The Three-Legged Stool

Three-legged stool
Three-legged stool

Several years ago Light Morning experienced an unprecedented population explosion. In response to a heartfelt but naive prayer for renewal that some of us had raised, the community tripled in size. Seemingly overnight we morphed from a quiet family of six adults and one child into a bustling warren of sixteen adults and six children. The transition was chaotic, disorienting, and exhilarating.

Almost as rapidly as it had formed, however, the bubble burst. Within a year and a half, all of the newcomers had moved on. And of the seven original residents, one died, one went into deep retreat, one took a full-time job, and another left for college.

Once some semblance of equanimity had been regained, the three remaining active crew members took stock. We began by reaffirming the need for patience, given that the full realization of Light Morning’s core vision will span at least several generations. Then we nurtured a willingness to give renewal another go.

Acknowledging that the tuition for round one had been pricey, we resolved to approach round two with a greater measure of caution and awareness. Finally, we decided that an online Journal would help convey Light Morning’s mission, especially (and perhaps subliminally) to potential members of the next renewal crew.

These and other realizations came into focus during a long midwinter pilgrimage. As we coaxed the insights into consciousness, they spontaneously coalesced around the recurring image of a three-legged stool.

The Three Criteria of a Healthy Community

The driving is treacherous. A major blizzard is tracking up the east coast toward New England. Creeping along the single northbound lane of Interstate 81 that the teams of snow-plows are able to keep open, it dawns on us that only fools would be driving in weather like this. And perhaps, given our destination, the description fits. For if we make it safely to the Vipassana Meditation Center in western Massachusetts, we’ll be spending the next ten days in complete silence, our tushes parked on meditation cushions for ten to twelve hours a day.

The hazardous road conditions aren’t the only source of stress. Three of us are the active crew members left standing after Light Morning’s recent population expansion and contraction. The fourth is a friend who had lived in the community for many years and has stayed close to it since leaving.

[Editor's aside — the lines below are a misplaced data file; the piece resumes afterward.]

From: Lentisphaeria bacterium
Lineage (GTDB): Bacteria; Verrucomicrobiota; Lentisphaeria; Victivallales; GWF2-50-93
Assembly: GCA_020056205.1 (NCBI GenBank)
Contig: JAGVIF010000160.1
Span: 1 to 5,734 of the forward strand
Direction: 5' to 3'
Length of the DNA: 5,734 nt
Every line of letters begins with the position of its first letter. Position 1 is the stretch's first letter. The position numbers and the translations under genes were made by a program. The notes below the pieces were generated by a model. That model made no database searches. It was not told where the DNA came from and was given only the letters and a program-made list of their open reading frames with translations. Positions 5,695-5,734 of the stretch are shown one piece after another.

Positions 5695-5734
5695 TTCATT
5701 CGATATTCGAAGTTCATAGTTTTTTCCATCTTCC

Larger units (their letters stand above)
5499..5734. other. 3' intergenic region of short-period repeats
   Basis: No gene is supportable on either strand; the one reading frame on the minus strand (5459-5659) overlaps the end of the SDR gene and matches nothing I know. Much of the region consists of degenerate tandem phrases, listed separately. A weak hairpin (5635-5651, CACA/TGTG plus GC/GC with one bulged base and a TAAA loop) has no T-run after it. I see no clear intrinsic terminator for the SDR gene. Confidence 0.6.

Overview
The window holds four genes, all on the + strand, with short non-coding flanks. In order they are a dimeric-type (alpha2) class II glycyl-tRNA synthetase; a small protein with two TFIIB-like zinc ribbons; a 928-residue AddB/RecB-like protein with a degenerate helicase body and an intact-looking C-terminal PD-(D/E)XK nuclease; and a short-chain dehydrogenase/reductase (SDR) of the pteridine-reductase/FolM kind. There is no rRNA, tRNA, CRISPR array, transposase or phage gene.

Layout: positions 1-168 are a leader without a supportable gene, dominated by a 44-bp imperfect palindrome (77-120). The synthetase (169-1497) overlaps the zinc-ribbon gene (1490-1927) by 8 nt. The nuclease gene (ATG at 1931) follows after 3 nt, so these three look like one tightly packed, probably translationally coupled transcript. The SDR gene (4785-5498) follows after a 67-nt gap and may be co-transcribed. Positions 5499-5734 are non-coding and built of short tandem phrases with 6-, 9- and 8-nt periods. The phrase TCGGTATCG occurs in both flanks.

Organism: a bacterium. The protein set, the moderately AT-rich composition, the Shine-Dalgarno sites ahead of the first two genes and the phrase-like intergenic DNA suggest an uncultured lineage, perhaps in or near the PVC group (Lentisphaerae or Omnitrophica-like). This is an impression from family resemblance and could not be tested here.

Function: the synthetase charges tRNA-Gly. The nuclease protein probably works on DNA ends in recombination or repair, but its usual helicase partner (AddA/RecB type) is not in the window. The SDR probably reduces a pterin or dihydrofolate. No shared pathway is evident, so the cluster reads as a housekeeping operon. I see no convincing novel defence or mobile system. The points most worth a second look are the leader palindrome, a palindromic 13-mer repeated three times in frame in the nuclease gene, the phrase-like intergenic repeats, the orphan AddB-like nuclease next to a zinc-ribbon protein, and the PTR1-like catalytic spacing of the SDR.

We’re all needing to talk. What have we learned over the past year? What went well? How might renewal be approached differently next time? Will there even be a next time? For each of us is coping with significant bruises and blown fuses. Will we have the gumption to go through even a muted version of this renewal process again?

Brooding on these questions, my mind drifts back to an earlier Vipassana course. One of the evening discourses had pointed out that, “Vipassana is the art of learning to die smilingly.” We cultivate the ability to die smilingly, moreover, by learning how to live smilingly, rather than by placing ourselves at the mercy of circumstances.

Pondering my mortality, I had become aware of the preference to leave behind a healthy community. “What might such a community look like?” I had wondered. “What is a healthy community?”

Into the meditative stillness had come an intuitive response to this unspoken question. “There are three criteria for a healthy community–a healthy community knows where it’s going; a healthy community helps provide for the physical, social, and spiritual needs of its passengers and crew; a healthy community has no indispensable members.”

As we follow the blizzard through Pennsylvania, frequently stopping to scrape ice from the windshield of our van, these criteria of a healthy community become a structuring device for looking at the renewal of Light Morning. They become the inter-locking legs of a sturdy, three-legged stool.

Light Morning’s Core Values

Considering the first criterion, that a healthy community knows where it’s going, we associate to Light Morning’s core values. Prior to the recent influx of new residents, the community had clarified its priorities. Realizing that flexibility would be called for as more people joined the community, we had needed to know in which arenas we were not likely to be flexible, what values we were not willing to relinquish.